Moving on to the next method that Hidayatullah uses in her book is the intra-textual method. This method is the core principle and theme of Quran which can become an interpretive tool of reading the Qur’anic text. This is approach is an attempt to read the Quran as a holistic text in which the major theme we see is that the text is ideas of equality that opposes patriarchy. Hidayatullah writes that “it is in this understanding of the Quran’s egalitarian ethic that allow the exegetes to argue that in order to be valid according to the Quran’s own principles, any interpretive statement about women in the Quran must cohere with its core principles concerning equality of men and women…”. This method allows Muslims to understand the Quran in a larger scheme of equality than the process of knit picking certain verses or hadiths and historicizing them. Therefore, Muslim women exegetes deny any verse that devalues women as it does not coincide with the overarching theme of the Quran that men and women are reared as equals in the eyes of God. Hidayatullah also talks about the term “gradualism,” which ultimately states that the Quran is constantly progressing towards justice and equality for all human beings. I wonder if this I wonder if this is truly the case for all humans. If it is, shouldn’t there be another understanding of gay rights in the community as well? Maybe, we will see this human rights approach start incorporating more people as time moves on. This is probably not the case though, as we know that the Quran does prohibit homosexual actions, as we see in the story of Lut. Outside of the gay agenda, we do see feminist scholars writing about how “the Quran establishes radical movement towards continual reforms in gender relations”. Again, the entire point of this section is that feminist exegetes retain their understandings of gender by understanding the trajectory of human rights, justice, and human dignity before the law and before God, in other words there is a mutual responsibility of equitable relations between humans that we must follow. Although I understand the importance of understanding human dignity and human rights before the law, as the system is usually corrupt, I did not understand why she wrote before God as well. Isn’t the entire point of this section that the Quran, therefore God’s words is meant to prescribe gender equality notions? Why must we understand human dignity before God if God prescribes this notion? Maybe this is because, even if you do not believe in God or religion, human dignity, respect, justice, and human rights should be common in all.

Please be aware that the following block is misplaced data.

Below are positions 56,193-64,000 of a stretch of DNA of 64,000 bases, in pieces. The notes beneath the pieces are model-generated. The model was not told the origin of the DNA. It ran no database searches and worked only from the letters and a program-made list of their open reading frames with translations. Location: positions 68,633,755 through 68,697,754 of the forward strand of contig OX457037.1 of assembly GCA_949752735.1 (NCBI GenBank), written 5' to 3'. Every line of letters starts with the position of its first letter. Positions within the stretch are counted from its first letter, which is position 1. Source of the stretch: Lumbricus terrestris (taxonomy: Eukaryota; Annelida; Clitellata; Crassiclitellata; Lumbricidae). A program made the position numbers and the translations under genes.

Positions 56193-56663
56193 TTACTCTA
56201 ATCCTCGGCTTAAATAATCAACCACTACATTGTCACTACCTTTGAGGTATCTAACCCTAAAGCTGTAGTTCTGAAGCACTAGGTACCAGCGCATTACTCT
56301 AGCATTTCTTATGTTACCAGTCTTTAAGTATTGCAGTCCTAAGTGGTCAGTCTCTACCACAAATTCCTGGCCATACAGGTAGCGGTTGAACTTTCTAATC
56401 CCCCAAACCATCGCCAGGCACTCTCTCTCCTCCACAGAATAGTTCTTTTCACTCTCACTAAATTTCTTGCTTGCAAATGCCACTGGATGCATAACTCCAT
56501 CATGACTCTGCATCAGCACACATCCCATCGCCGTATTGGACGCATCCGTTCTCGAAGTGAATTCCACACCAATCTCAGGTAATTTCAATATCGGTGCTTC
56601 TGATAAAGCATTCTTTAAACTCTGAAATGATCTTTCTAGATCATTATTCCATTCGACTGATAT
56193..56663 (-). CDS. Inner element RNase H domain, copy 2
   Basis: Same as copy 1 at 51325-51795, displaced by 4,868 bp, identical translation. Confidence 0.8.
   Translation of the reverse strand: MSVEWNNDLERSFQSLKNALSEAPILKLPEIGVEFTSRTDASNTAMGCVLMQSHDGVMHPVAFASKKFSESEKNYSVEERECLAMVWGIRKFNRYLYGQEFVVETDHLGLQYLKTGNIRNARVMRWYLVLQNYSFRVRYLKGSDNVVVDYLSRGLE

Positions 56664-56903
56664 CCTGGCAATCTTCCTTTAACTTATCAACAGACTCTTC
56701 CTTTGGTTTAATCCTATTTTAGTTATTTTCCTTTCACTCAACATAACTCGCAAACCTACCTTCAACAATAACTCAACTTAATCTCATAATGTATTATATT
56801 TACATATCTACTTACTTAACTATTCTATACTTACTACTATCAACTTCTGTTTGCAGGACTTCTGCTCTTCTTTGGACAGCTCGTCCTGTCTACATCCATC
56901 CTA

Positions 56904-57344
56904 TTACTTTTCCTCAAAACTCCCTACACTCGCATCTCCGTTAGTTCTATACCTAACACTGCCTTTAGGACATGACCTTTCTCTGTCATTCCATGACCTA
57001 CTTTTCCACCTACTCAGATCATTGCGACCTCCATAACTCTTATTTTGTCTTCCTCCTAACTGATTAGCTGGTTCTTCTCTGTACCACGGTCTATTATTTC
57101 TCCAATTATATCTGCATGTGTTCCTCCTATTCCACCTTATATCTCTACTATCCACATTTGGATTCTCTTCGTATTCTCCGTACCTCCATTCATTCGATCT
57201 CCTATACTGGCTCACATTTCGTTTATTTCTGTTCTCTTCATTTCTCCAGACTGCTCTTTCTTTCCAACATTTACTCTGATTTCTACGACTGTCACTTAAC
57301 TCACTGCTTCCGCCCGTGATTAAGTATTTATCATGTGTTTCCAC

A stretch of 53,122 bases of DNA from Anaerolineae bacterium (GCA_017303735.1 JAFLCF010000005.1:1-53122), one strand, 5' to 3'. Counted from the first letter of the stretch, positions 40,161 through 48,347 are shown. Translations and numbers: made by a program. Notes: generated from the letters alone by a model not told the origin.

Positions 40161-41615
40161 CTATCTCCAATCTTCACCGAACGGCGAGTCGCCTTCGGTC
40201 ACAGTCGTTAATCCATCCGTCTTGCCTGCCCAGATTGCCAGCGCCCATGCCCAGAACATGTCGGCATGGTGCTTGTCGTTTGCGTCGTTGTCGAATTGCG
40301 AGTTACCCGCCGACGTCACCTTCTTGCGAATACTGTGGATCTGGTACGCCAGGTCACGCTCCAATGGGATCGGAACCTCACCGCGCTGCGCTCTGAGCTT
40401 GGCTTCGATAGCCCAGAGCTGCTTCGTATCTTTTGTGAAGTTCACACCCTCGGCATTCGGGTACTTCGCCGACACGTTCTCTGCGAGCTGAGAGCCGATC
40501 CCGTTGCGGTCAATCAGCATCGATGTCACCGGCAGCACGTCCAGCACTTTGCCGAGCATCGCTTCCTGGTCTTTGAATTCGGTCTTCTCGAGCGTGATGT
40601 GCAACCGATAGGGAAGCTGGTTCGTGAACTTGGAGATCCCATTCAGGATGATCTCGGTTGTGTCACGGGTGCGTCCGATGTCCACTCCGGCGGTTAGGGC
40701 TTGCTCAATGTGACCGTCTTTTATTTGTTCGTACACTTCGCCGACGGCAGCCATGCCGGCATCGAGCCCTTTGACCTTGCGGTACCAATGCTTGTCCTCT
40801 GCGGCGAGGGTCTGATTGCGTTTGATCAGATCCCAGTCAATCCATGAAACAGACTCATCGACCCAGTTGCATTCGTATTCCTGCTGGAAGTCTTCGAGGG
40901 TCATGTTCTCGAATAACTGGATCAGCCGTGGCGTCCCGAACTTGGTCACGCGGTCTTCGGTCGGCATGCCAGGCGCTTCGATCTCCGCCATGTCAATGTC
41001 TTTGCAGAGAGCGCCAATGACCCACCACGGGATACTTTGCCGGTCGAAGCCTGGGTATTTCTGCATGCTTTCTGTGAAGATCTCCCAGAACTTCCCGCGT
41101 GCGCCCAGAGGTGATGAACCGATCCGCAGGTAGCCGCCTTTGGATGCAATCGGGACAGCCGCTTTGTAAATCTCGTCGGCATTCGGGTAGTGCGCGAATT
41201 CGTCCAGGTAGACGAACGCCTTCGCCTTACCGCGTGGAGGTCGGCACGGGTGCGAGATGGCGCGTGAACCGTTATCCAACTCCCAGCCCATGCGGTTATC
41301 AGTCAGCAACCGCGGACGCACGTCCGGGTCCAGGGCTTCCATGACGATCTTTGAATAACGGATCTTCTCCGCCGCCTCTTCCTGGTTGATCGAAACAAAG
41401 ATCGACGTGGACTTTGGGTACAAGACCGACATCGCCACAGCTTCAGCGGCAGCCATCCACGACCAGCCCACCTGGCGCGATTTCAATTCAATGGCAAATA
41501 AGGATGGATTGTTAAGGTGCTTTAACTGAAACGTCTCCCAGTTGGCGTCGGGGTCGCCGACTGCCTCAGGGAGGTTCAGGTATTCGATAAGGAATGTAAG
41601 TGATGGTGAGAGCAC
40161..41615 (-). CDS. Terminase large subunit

The last method I will be discussing is the Tawhidic Paradigm which argues that by establishing that men are superior to women or attributing male characteristics to God is an act of polytheism. In addition, this paradigm states that due to the Quran being God’s revelation in human terminology, it cannot truly express God and thus cannot really be equated with God. Therefore, Hidayatullah argues that to establish hierarchies between humans is to assume God’s role. In other words, to take a role that is meant to be asserted by God is an act of polytheism (shrik). This is shown in the book when Azzizah al-Hibri states that
“Since God is the highest conceptual aspect of all, then no person can be greater than another person, especially for mere reasons of gender, race, class, nationality, etc. The tawhidic paradigm then acts as a basic theoretical principle for removing gender asymmetry, which is kind of satanic logic or shrik, positing priority or superiority to men. Instead, women and men must occupy a relationship of horizontal reciprocity, maintaining the highest place for God in his/her/its uniqueness”
I think this method is a great way to put people back in their place, but I do not know whether this method would work on its own to establish gender rights. I guess, this method is one that must be used in addition to intra-textual or historicizing methodology.
Hidayatullah emphasizes that feminist Tafsir should be considered a branch of modern exegesis, which she points out is different to traditional modes of Qur’anic Tafsir. It is important to know the different methodologies that feminist exegetes use when interpreting the Quran. I will be using these methods as ways to further my understanding of the Quran and ways to establish that women and men are equal and the rights that men have that women do not is merely a form of sexism that was practiced in 70th century Arabia and must be abolished today in order to move forward as God intended us to do.